>of money on crap that the woman would hardly get to use, such as makeup
>and non-flattering clothes. And frankly, the art is TERRIBLE, as well.

And promoting such oh-so-trendy ideas as a woman's right to choose, the
necessity of affordable childcare ;-)

I can see why people might not like Cathy, and I don't always like it, but
sometimes, it is devastatingly on - consider the fact that it is also
very critical of men's behavior and attitudes, as well as having some very
on-target crticisms of yuppies and "super-parents" types (Cathy's
friends with their baby Zenith).

>>Born Loser, BC, Beetle, Hi and Lois, Crock, Wizard of ID (sp?), et cetera
>
>As someone would say, those above strips are very Fifties to the max.
>Histoical curiosity piecies, if nothing else. :-)

Born Loser - premiered in 1965
The Wizard of Id - 1964
Crock - I don't have a precise date, but it's not the fifties.

Please get your facts straight. And if you mean that their values
and style are fifties, I maintain that you'd be hard-pressed to provide
a single shred of evidence in favor of this position.

>And while we're airing our gripes about comic strips, I have one gripe
>considering new comic strips...most of them often have a trendy theme,
>such as old folks, yuppies with babies, working mothers, et cetera. I
>don't remember offhand the names of those comic strips, but Denver's
>Rocky Mountain News (which has one of the best selections of comic
>strips in the country, IMHO) carries quite a few of them. If I have to
>see another new strip like that, I SIMPLY may have to throw a screaming-
>and-tearing-hair-out fit.

If you could name a SINGLE strip that fits that theme, I would be
impressed. But wait,I'll do it for you, and I'll give you a good example
of each one, to boot.

The best "old folks" strip was a strip that ran for a brief time in
the Boston Globe, called "Perky and Beanz". In spite of its lousy title, it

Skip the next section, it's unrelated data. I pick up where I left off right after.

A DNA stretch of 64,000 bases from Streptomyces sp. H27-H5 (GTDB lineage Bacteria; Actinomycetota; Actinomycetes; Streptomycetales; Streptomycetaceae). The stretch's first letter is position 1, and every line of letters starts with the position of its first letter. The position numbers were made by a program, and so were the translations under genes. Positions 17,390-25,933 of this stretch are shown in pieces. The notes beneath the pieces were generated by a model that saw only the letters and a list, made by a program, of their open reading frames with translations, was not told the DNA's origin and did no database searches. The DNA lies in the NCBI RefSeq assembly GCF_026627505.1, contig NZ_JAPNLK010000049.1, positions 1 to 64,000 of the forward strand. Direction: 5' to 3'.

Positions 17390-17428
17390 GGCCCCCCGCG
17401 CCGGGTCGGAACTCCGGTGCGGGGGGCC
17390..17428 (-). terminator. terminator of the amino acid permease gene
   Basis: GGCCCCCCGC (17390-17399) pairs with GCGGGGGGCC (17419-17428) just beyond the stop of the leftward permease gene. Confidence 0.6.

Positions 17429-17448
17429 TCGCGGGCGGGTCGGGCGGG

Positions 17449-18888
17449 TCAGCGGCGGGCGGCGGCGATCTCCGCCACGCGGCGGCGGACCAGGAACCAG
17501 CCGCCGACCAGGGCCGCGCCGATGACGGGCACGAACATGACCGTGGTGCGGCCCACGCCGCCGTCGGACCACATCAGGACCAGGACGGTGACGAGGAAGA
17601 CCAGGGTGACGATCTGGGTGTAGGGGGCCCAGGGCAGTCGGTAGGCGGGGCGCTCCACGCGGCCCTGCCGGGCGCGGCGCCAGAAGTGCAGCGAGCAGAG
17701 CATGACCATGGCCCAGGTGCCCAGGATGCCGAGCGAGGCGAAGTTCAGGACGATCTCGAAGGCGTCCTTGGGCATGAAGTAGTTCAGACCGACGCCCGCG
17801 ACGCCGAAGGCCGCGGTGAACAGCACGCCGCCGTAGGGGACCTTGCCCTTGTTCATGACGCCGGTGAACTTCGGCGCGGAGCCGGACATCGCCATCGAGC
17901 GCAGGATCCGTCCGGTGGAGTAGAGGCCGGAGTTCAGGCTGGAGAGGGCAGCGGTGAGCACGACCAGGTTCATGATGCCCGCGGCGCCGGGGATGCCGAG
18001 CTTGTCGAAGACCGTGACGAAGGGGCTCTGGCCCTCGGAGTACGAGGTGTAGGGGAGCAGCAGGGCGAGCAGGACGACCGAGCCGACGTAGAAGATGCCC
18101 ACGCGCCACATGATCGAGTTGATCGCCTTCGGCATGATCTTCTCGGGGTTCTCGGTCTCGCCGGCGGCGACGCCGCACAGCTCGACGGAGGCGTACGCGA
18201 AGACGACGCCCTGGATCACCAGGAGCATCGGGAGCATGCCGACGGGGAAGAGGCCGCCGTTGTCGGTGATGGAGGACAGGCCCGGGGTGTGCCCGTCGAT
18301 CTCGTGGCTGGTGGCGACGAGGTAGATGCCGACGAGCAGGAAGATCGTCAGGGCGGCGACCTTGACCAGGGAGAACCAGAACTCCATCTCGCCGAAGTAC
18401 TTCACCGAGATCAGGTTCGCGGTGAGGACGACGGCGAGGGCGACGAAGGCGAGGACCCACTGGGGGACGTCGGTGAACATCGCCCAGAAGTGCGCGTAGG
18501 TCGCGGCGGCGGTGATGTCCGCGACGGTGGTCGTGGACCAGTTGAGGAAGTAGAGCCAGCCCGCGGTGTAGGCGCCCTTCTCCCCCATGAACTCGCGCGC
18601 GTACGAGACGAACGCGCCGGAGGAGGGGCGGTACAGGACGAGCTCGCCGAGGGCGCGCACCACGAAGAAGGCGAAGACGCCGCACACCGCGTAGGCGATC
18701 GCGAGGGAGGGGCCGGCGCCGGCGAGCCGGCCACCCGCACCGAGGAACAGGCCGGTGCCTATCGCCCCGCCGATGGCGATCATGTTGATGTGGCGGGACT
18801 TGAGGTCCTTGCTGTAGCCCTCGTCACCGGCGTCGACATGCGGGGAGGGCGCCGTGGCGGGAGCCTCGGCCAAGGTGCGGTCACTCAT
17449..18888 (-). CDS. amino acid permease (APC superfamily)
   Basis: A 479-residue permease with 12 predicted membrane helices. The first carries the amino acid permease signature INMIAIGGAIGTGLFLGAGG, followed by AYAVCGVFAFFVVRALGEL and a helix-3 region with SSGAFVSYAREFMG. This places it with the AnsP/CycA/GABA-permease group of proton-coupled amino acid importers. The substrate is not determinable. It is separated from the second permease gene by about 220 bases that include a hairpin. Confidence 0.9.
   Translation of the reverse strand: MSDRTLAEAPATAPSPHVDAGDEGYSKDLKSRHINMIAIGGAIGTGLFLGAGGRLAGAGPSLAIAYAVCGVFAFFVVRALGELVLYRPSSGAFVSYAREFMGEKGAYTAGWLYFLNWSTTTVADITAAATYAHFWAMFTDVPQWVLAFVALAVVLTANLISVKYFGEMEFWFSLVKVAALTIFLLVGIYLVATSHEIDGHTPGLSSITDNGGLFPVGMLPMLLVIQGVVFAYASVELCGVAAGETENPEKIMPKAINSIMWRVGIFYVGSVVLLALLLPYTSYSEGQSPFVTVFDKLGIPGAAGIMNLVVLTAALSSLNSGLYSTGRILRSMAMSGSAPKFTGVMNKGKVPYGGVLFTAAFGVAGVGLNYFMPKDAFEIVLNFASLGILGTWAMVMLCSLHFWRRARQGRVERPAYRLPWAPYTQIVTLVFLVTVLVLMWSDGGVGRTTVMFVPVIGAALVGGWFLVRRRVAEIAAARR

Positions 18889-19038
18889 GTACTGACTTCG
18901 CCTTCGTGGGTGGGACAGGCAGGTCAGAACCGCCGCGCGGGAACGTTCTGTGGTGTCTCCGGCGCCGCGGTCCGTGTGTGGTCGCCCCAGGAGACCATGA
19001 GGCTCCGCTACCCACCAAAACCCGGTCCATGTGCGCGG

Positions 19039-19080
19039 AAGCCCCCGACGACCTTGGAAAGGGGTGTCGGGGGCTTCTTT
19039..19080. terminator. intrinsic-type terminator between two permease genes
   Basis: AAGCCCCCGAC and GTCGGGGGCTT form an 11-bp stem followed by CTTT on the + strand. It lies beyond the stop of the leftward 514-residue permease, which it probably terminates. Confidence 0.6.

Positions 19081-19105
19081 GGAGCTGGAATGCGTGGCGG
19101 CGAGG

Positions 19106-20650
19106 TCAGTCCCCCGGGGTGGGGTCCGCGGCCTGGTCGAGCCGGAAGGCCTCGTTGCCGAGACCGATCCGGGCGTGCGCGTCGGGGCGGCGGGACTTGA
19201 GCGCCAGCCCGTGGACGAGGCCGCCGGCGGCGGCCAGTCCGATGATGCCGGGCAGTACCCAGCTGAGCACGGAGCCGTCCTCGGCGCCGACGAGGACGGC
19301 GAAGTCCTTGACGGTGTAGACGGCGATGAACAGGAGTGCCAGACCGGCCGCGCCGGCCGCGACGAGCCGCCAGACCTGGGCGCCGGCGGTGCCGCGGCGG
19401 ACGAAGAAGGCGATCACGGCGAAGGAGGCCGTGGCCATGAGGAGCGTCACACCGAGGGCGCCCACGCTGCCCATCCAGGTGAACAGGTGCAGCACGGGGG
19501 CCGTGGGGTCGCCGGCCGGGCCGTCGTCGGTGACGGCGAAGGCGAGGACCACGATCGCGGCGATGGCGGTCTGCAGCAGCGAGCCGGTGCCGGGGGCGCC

was the most hilarious thing I've seen out of Russell (Broom Hilda) Myers
in years. If it's still running, it's well worth your effort to seek out.

In the "Yuppies with babies" category, we have the hilarious afforementioned
Yuppies in Cathy, but you don't like it, so, I give you "Rose is Rose".
While the Gumbos are not yuppies per se, they are of that generation. And
it's a fine strip, although it had a shaky start, relying on gags about
the baby's speech patterns. it quickly evolved into a wonderful and
occasionally quite surreal strip.

Probably the best of the "working mothers" strips would be Doonesbury.
If it weren't handled with such sensitivity and humor, Joanie Caucus's
life would look like a TV movie, but Trudeau's better than that. I'll
grant you that Doonesbury is as trendy as they get, but a damn fine
strip, and definitely on the upswing, after the initial "arty" period
following Trudeau's sabbatical.

- Dan
_______________________________________________________________________________
Hooker - that's a colloquiallism for prostitute - though the word hooker is
correct. The word prostitute has been neologized. Too many guys have
"prostituted their art." All these men all over the world: "I'm prostituting
myself. I can't work for them. I'm not gonna prostitute myself any longer!"
Now some shriner says to the bell captain, "Son, go get me a 100 dollar